FIG. 13 shows one example of setting a stack limit and a stack limit override in a printer having a finisher that is capable of being provided with a stack limit that is less than or equal to its physical stack height limit. An operator accesses a set stack limit function in step 210. In the illustrated device 10 wherein a stack limit is being set for the stacker 16G, the step 210 is accomplished by selecting either the icon for the stacker 16G in the printer icon 88 on the upper level screen of the UI 18 and then selecting the tool button 104 in the stacker information screen 100 or by selecting the tools button 102 on the pathway access window 92 and the appropriate finisher icon from a menu screen or selecting the capacity limit button 106 in the stacker information screen 100.

The user sets a stack height limit in step 220. In the illustrated printer 10, the setting the stack height limit step 220 is performed by selecting the desired radio button 112, 114, 116, 118, 120 in the stack preset height limits screen 110. Alternatively, the stack height limit may be set in the stack limit override screen 124 by the user selecting the radio button 126, 128, 130, 132 corresponding to the desired stack preset limit. As described above, alternative methods of setting the stack height limit are within the scope of the disclosure.

The user determines whether to preselect an option to override the stack height limit in step 230. In the illustrated printer, the preselection of the option to override the stack limit step 230 is performed by selecting the stack limit override button 122 on the stack preset height limits screen 110, ensuring that an override limit icon 134, 136, 138, 140 is highlighted in the stack limit override screen 124 and selecting the save button 142.

The controller tracks the height of the stack in the stacker during a print job operation in step 240.

When the controller determines that the height of the stack in the stacker is approaching the preset stack limit, the controller prompts the user to override the preset stack limit in step 250. In the illustrated printer 10, the controller 20 compares the selected stack height limit stored in memory 36 to the tracked height of the stack in the stacker 16G. When the difference between the two values approach zero, the controller 20 generates an interactive prompt screen 150 indicating that the stacker is near full and providing options to either override or not override the stack limit by providing interactive button 154, 156 on the prompt screen 150.

If the user overrides the stack limit, the controller permits the printer to continue the print job until either the print job is completed or the stack height in the finisher equals the override stack limit whichever occurs first in step 260. In the illustrated printer 10, the user overrides the stack limit by selecting the yes button 154 on the prompt screen 150. Selecting override causes controller to compare the actual stack height to the override value stored in memory 36. The controller 20 then permits the print job to continue while comparing the actual stack height to the override value. If the actual stack height becomes equal to the override value, the controller temporarily stops the current print job to allow the stacker to be unloaded. Otherwise, the print job is continued until completed.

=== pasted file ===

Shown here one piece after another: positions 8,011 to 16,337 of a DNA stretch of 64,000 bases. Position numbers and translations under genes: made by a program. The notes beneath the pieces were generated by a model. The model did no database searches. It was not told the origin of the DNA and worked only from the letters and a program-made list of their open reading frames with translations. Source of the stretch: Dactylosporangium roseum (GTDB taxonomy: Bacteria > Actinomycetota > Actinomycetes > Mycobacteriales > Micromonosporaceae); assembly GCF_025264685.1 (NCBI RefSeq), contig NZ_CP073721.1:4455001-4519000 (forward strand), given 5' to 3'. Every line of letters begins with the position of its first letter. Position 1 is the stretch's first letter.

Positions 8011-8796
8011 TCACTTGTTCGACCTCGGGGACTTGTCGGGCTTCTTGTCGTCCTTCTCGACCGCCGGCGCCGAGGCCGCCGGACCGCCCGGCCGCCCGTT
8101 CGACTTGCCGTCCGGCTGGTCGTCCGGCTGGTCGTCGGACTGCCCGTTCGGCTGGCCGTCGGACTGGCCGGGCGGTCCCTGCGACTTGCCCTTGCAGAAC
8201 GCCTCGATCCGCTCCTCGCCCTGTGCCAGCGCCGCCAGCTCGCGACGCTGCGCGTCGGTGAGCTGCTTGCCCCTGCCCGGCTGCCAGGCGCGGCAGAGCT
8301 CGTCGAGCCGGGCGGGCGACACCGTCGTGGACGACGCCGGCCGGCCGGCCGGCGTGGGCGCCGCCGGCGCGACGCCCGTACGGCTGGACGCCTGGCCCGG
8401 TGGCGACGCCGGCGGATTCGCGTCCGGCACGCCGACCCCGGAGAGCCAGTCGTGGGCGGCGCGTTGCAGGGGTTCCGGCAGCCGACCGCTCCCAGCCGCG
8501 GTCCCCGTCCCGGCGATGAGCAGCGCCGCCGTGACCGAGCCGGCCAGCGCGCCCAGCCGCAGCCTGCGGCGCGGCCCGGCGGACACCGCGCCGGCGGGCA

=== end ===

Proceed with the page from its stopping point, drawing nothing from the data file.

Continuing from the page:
If the user elects not to override the stack limit, the controller permits the printer to continue the print job until the stack height in the finisher equals the stack limit or the print job is completed, whichever occurs first in step 270.

After the finisher is unloaded and reset, the override is cancelled and the stack limit is reset to the initial selected value in step 280.

System controller 20 regulates the various functions of the printer 10. The system controller 20 is preferably a programmable controller, which controls printer functions hereinbefore described. The system controller 20 may provide a comparison count of the copy sheets, the number of documents being recirculated, the number of copy sheets selected by the operator, the stack limit selected by the operator, the size of the stack in each finisher 16, time delays, jam corrections, etc. The control of all of the exemplary systems heretofore described may be accomplished by conventional control switch inputs from the printing machine consoles selected by an operator. Conventional sheet path sensors or switches may be utilized to keep track of the position of the document and the copy sheets.

While the Figures show one example of a printer 10 incorporating the user interface 18 and control system 20, it is understood that this process could be used in any printing system.

Although the printer, user interface and method have been described in detail with reference to a certain embodiment, variations and modifications exist within the scope and spirit of the present disclosure as described and defined in the following claims.

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US7826760Jan 18, 2008Nov 2, 2010Xerox CorporationDocument processing system with configurable graphic display of print consumable level
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US7970295Jan 28, 2008Jun 28, 2011Xerox CorporationDocument processing system and method for adjustable print consumable refill level
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Classifications
U.S. Classification399/81, 399/407
International ClassificationG03G15/00
Cooperative ClassificationG03G15/6552, G03G15/6538
European ClassificationG03G15/65L, G03G15/65K